Over the years, I’ve reluctantly learned to tame my emotions towards incidents that are out of my immediate control or reach – at least to such an extent that I surprise myself as remaining one of the calmer people in a group of acquaintances when a major incident takes place. Combined with our day’s horrific sense of the normalisation of the evil, this has helped me distance myself from the immediate feelings of devastation and threat… an involuntary and compromised resilience of some sort. I am also trying to take the optimistic view on things in life, often conflicting with my true feelings and often with the risk of appearing naïve or ill-conceived [legitimising the evil] by those whose opinions I care about.
One of the greatest travesties of our times is our indifference to the nuances of mass sufferings around us. There are too many of them and adjusting our moral compasses to build a hierarchy amongst them has not helped either. The mainstream media has a lot of blame to take here. And what little of the nuances mainstream foreign media covered over the weekend has been short-handed, if not ill-conceived. It was almost a return to the early days of Erdogan’s ascendancy to power – the simple narration of dichotomy had prevailed.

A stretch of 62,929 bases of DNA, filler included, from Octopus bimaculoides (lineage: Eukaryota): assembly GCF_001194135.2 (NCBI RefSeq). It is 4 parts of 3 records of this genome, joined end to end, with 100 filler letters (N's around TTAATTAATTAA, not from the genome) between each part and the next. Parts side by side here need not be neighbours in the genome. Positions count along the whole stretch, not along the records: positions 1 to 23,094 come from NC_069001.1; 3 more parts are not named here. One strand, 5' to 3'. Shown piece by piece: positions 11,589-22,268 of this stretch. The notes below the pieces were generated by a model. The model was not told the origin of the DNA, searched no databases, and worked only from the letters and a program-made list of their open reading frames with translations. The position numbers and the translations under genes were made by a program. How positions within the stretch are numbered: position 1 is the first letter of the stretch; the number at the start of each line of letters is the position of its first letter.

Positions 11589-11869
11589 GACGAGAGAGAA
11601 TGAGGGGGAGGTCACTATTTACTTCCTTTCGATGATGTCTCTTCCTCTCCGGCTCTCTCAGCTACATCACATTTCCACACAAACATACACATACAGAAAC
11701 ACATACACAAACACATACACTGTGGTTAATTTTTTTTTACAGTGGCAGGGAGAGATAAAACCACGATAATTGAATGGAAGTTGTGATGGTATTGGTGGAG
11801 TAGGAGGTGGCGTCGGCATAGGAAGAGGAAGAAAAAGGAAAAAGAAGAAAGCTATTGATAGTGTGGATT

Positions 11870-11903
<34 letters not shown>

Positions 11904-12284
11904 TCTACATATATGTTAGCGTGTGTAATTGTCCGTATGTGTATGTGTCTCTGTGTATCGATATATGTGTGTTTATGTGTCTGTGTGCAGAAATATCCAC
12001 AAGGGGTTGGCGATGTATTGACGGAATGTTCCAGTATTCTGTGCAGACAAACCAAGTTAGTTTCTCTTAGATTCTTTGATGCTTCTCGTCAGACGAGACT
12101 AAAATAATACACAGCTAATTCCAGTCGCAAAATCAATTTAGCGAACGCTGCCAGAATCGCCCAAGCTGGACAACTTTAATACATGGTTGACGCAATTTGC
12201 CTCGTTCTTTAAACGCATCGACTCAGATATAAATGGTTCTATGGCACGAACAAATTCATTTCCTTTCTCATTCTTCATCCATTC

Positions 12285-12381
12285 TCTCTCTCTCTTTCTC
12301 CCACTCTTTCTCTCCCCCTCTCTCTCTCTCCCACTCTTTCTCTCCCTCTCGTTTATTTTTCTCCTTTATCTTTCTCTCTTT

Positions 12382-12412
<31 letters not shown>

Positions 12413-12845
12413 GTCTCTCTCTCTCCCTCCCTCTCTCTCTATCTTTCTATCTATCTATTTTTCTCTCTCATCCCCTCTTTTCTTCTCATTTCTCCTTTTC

And it is then, I finally started to reflect on the numerous conference sessions and exhibitions I experienced in the last few days and search for a meaning behind the events over the weekend and how to position one for the future. Forensic Architecture’s work at the 2016 Venice Architecture Biennale (…/reporting-front-ven…/) is one of those few pieces that respond directly, and with strong relevance to its title and its brief – Reporting From the Front. Visually constructing the scenes of drone strikes at victims’ households by weaving forensic data into a re-rendering of architectural details communicated through various forms of narrative, the exhibition shakes your indifference and detachment from all forms of physical and geographical sense of being and puts you right into the thick of it. Three case studies follow the scales of Afghan families’ kitchens to Gaza residents’ streets and the vast Mediterranean that migrants so desperately try to cross. To those who pay even the minimum of attentions, there is no catastrophe deprived of our senses.
Perhaps the inability to 'report from the front' as I often do, was what was getting to me. And perhaps, unlike Gezi Park, but in light of all these sensations, I was internalising and was internalised in the events that unfolded over the weekend – distancing was ever more difficult but somehow the rupture felt ever more real. So much so that my often-found optimism left its way to confusion and a form of mutism. As the aftermath started to unfold through Saturday and Sunday, it was more apparent that the necessity to own the narrative of inclusion, togetherness, and resistance to oppression and the tyranny of the majority is urgent. For everything we would wish to turn a blind eye, we shall be reminded of our collective duties. And for every moment we lose hope, we need to keep investigating, forensically, to find and pave our path to recovery.